Swainson’s Hawk — The Return

You may enlarge any image in this blog by clicking on it.  Click again for a detailed view.

I’ve completely ceased my forays after wildlife while this pandemic besets us.  I’m concentrating on photographing insects and invertebrates in our backyard, and what other wildlife I can find within walking distance of our home, and will post images as they become available.  I do have a small inventory of photos of wildlife that I took on short road trips during the past couple of weeks and today, I’m featuring some of them.

Every spring I await with anticipation the return of Swainson’s Hawks to our area.  For my money, Swainson’s Hawks are among the most graceful and beautiful of all raptors.  While others may argue that point, I doubt if anyone would disagree that these are very beautiful birds.

About 10 days ago I sighted my first Swainson’s Hawk of this spring and I eagerly photographed it.

As is always the case when I encounter one of these hawks, I was blown away by its extraordinary beauty.

Swainson’s Hawks spend their summers on North America’s western plains.  Southern Arizona has a small breeding population of these raptors.  Most, however, travel to the north of this area.  In fall, these hawks, including our local residents, migrate all the way to the pampas of Argentina, a one-way trip of about 6,000 miles (about 9,600 km), making them one of North America’s champion migrators.  In migration, Swainson’s Hawks are very gregarious, sometimes joining up in flocks of many hundreds of birds.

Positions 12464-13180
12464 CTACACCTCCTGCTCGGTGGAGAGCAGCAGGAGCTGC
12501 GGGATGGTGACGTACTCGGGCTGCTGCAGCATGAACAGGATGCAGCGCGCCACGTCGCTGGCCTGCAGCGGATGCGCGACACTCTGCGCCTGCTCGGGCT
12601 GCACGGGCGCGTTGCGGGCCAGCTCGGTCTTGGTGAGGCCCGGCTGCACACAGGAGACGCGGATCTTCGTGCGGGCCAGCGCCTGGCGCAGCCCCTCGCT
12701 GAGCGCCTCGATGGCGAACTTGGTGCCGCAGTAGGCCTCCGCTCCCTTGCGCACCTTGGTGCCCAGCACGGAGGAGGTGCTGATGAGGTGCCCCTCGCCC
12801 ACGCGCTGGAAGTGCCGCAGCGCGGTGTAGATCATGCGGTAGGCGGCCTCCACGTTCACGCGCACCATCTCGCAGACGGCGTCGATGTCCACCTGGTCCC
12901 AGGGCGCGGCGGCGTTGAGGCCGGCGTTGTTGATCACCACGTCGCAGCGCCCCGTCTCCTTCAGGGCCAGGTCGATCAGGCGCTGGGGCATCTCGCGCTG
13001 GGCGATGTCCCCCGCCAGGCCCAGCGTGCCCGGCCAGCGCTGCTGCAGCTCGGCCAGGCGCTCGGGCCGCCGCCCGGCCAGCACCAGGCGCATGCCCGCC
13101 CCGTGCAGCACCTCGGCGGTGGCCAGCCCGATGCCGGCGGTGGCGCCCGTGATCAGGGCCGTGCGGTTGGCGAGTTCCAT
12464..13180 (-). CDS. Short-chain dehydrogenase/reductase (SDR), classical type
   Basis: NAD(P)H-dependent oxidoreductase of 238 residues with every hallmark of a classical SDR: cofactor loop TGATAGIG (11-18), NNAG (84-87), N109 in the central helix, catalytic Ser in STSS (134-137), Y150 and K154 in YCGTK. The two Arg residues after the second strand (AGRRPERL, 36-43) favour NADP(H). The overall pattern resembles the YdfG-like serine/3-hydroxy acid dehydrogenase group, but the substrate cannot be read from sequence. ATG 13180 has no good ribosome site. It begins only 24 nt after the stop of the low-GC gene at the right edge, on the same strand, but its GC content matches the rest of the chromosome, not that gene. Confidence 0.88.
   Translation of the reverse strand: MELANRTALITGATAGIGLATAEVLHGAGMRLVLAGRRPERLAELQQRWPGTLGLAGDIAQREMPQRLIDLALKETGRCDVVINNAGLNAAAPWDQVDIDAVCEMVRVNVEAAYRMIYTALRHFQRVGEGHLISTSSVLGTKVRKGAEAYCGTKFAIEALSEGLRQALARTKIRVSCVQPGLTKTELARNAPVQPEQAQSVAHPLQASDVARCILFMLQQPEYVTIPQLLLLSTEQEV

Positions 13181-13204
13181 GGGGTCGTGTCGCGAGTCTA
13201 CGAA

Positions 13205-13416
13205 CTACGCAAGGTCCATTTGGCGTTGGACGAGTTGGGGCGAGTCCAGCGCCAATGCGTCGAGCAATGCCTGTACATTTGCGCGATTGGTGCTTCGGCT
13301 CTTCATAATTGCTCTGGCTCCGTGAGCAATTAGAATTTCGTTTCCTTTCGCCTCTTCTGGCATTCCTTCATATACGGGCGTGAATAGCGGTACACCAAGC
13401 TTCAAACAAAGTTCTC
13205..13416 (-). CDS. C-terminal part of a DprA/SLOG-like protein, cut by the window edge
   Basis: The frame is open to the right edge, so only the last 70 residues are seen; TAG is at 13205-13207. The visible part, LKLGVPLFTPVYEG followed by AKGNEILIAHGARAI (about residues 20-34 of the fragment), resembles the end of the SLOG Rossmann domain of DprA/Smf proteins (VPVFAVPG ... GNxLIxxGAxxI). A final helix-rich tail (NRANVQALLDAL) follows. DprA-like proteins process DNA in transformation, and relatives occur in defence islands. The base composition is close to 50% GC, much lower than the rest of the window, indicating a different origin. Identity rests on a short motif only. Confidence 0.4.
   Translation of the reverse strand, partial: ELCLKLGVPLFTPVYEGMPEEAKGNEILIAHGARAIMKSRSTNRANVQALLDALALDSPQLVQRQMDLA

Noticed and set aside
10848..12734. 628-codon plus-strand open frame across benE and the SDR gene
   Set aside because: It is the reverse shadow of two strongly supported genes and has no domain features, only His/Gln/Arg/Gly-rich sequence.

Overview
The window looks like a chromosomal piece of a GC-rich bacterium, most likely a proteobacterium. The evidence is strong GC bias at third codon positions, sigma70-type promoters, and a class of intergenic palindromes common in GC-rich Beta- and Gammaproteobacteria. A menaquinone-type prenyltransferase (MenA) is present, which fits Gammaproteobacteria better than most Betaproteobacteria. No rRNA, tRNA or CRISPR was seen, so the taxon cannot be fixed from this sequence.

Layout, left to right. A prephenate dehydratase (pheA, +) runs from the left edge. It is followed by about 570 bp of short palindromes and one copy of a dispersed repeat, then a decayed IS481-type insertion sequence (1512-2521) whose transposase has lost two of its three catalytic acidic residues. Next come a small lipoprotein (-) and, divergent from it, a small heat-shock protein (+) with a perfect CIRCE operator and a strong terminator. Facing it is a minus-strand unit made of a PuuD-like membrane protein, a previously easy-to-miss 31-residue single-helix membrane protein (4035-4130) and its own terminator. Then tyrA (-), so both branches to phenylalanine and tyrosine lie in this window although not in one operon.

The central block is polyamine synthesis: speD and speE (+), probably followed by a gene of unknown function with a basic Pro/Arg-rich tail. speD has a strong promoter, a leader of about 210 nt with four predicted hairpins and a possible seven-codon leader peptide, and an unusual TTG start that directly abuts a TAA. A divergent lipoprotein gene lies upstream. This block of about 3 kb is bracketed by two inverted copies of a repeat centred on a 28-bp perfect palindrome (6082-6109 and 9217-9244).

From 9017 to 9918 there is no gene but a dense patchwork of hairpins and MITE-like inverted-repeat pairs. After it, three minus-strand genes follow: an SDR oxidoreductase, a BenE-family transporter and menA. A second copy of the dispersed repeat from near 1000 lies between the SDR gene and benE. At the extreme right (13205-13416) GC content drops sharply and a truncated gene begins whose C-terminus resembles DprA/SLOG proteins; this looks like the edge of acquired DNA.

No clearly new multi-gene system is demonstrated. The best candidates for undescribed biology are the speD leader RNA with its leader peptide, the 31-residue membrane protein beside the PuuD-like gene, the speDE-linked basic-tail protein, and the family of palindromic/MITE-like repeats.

These hawks are just slightly smaller than Red-tailed Hawks.  They have a somewhat leaner, and to my eye, more graceful, build than Red Tails.  They have the most varied plumage of any North American buteo.  There are pale individuals, such as this one, intermediate birds, and very dark-colored Swainson’s Hawks.  I’ll post some images of a very dark colored bird in a few days.  All of them share a common feature, that being a “bib” of contrasting feathers on their breasts (the “bib” can be very difficult to make out on the really dark individuals).

Another defining feature of these birds is the bright yellow patch of skin at the base of their beaks.  Red Tails usually have a yellow area but it is much less distinct that that displayed by Swainson’s Hawks.

In a typical year I would capture dozens of images of these hawks as they migrate through our area or claim nesting territory.  I won’t be able to do that this year, but I was fortunate in capturing images of a few individuals.  I’ll feature more images in days to come.

Images made with a Canon 5Div, 400mm f4 DO II lens+1.4x telextender, M setting (auto ISO), ISO 640, f6.3 @ 1/2000.

One response to “Swainson’s Hawk — The Return”

  1. Nicki says :

    Steve, there is absolutely no reason you cannot drive, by yourself or with Louisa, anywhere you want to simply take photographs in remote areas.

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